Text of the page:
Essential Winter Driving Tips

Consumer Reports - Jack Frost nipping at our noses can also mean treacherous driving conditions. Your best bet in wintery weather is to stay off the road. But if you have to get behind the wheel, Consumer Reports has some essential driving tips which can help keep you and your loved ones safe.

Remember, in winter weather, any action you take while driving will take longer. Tip number one: slow down and leave about twice the distance you normally would between you and the car in front of you. This will give you more time to react if things go wrong. Be deliberate and slow; take more time to steer or put on the breaks. A good rule of thumb is to pretend there's a hot cup of coffee on the dash that you're trying not to spill.

Also remember that while four-wheel drive can help get your car going in the snow, it has no added benefit while stopping. That's where anti-lock brakes come in. They will stop the car sooner while also allowing you to steer. You'll know they are working when they start to pulse. Maintain firm pressure on the pedal.

If your car does begin to slide out of control, here's the best way to regain control:

"What most of us are likely to experience, because most of us drive front-wheel-drive cars, is a condition called understeer, where you're turning but the car keeps going straight," Consumer Reports auto expert Jen Stockburger said. "So if you come into the corner too fast, you come in, you turn, the car just keeps going straight. You may have to slightly unwind in order to get your traction back. Stay off the brakes. Stay off the throttle."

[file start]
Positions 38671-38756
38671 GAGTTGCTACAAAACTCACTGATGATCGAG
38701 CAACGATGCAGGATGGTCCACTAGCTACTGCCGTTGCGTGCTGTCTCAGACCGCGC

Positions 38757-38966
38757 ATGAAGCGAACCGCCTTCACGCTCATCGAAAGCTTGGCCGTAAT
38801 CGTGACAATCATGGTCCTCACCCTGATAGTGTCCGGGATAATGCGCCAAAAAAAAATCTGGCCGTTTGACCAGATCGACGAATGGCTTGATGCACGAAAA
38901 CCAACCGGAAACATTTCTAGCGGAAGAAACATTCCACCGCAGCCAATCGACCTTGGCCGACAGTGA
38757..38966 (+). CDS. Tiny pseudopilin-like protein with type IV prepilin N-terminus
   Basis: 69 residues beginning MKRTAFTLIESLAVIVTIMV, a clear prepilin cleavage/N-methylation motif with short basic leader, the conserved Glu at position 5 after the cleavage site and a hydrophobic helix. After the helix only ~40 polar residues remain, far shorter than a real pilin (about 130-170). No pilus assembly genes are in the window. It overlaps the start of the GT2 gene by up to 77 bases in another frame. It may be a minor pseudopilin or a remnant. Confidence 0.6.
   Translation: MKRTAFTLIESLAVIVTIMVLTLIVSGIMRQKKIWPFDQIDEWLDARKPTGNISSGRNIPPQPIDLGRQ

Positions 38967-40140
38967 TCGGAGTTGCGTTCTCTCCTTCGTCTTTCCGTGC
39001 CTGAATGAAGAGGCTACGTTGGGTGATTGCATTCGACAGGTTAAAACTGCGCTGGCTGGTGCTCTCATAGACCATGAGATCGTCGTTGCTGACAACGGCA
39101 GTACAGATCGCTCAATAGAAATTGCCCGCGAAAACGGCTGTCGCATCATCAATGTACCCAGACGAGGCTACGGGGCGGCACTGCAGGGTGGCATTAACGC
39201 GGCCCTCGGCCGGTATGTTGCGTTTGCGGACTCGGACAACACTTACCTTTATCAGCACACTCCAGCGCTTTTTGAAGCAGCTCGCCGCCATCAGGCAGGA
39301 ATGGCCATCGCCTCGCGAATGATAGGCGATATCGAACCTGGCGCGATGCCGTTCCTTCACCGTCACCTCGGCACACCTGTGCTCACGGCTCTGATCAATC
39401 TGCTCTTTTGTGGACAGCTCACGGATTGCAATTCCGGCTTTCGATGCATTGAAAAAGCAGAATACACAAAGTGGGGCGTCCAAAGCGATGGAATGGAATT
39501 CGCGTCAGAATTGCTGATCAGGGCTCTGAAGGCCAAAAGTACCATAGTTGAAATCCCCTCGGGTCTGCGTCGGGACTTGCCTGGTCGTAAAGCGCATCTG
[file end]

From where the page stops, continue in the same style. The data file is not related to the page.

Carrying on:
Another condition is oversteer --  when your car turns more than you intended. This time, turn the wheel in the same direction the rear of the car is sliding. Don't make jerky motions to the throttle or break until you regain control.

To play it extra safe, Consumer Reports recommends keeping a winter emergency kit in your car, which typically includes roadside assistance items in case you are stranded - like a signaling cone, a reflective vest, flashlights and extra batteries. It's also good to have battery booster cables, a portable shovel, and a first aid kit.


All Consumer Reports material Copyright 2017 Consumer Reports, Inc. All Rights Reserved. Consumer Reports is a not-for-profit organization which accepts no advertising. It has no commercial relationship with any advertiser or sponsor on this site. For more information visit

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